5. In general, how difficult is it to have access to quality European films for children on the Swedish market?

Jens: I would say that the situation is quite difficult. There is lack of new movies for the children aged 7-13, and especially feature films. This goes for European movies, but also for Swedish ones. A couple of distributors release European children’s’ films in Sweden but it rarely pays off in terms of investment. On the other hand, cinemas have a hard time attracting and holding an audience with only 1-2 new titles/year. It’s kind of a downward spiral.

To try and address this issue we at Biografcentralen have started to develop a low-budget distribution for arthouse children films together with BUFF Filmfestival. We take 2-3 titles each festival and make them available for open and institutional screenings for the cinemas in Sweden. I think this is a question on which Europa Cinemas could to take more action – why not create something like the Europa Cinema Label for children films?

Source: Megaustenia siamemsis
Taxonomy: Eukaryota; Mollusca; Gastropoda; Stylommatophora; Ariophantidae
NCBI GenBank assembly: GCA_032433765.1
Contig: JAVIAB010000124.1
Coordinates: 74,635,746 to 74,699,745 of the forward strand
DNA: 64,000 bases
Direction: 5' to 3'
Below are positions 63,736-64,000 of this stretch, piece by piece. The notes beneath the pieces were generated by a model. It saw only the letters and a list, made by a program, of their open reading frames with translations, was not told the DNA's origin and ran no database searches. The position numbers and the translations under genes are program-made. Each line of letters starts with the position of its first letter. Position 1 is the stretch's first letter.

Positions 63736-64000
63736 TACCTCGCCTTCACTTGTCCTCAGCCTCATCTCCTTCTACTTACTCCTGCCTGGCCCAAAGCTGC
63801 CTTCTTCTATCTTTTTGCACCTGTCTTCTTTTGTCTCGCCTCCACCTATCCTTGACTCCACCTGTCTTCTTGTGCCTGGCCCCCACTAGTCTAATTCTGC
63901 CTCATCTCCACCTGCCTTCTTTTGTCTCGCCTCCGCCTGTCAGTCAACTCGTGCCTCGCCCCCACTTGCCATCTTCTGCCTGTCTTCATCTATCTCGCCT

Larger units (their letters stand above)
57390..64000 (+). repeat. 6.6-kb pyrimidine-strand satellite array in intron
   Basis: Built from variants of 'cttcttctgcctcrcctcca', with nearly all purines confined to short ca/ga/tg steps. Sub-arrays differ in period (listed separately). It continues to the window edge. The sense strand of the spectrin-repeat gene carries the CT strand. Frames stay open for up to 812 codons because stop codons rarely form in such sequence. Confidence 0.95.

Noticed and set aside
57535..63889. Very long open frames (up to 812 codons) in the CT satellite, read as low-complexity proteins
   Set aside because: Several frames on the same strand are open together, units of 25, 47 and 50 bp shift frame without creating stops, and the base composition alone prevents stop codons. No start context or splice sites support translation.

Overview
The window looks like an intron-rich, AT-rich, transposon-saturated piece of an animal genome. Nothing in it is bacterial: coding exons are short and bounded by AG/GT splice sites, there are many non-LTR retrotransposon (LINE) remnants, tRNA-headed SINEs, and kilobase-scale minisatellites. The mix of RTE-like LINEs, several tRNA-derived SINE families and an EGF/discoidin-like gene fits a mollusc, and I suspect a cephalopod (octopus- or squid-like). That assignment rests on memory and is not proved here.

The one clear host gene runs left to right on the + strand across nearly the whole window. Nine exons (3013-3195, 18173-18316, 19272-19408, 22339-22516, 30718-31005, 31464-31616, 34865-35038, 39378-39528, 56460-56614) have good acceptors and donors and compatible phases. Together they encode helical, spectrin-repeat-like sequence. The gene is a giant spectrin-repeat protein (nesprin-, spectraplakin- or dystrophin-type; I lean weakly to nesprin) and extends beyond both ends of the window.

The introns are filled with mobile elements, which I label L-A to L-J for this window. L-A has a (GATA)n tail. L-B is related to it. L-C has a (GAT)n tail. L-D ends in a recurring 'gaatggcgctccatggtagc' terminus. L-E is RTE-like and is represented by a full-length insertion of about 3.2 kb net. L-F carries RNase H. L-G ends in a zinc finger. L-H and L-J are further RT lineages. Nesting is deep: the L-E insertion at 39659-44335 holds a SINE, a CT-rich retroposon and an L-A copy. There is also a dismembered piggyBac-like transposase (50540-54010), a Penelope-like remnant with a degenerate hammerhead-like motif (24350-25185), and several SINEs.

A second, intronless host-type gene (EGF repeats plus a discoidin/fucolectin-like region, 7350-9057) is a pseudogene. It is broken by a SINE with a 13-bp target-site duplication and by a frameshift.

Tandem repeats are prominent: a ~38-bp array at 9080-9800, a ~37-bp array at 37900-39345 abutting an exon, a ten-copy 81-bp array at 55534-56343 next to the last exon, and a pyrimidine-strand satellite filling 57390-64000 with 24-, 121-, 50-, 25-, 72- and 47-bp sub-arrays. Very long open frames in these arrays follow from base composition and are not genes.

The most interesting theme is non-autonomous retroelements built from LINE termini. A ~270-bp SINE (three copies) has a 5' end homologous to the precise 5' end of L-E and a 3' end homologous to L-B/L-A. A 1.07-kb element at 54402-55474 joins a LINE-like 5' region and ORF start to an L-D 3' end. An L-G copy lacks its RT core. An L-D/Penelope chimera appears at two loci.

6. Do you have national schemes for cinema education in the country? If yes, how popular are they with cinema exhibitors, and with the young audiences?

Jens: The Swedish Film Institute provides varied pedagogical materials for both art-house and mainstream children films, which teachers can download for free. However, the practical work is done  at the local level. Generally speaking, there has been a decline in school screenings’ attendance over the last 5 years and I think something could be done at the national level to refresh the offer and inspire schools to visit cinemas more often.

Louise:  At a local level, things vary. The municipality in Helsingborg has a person dedicated exclusively to cinema screenings for schools and they are very popular amongst teachers. Unfortunately, our cinema doesn’t have enough screens, since they need more than three screens at a time, which means that the municipality has chosen the biggest cinema in town for their school screenings. Therefore, I can only hope to attract the young cinema audience on their spare time, that is evenings and weekends. No easy job, but great fun. It’s a challenge and I like that. But of course it would be much easier to have a big audience if I could approach teachers directly.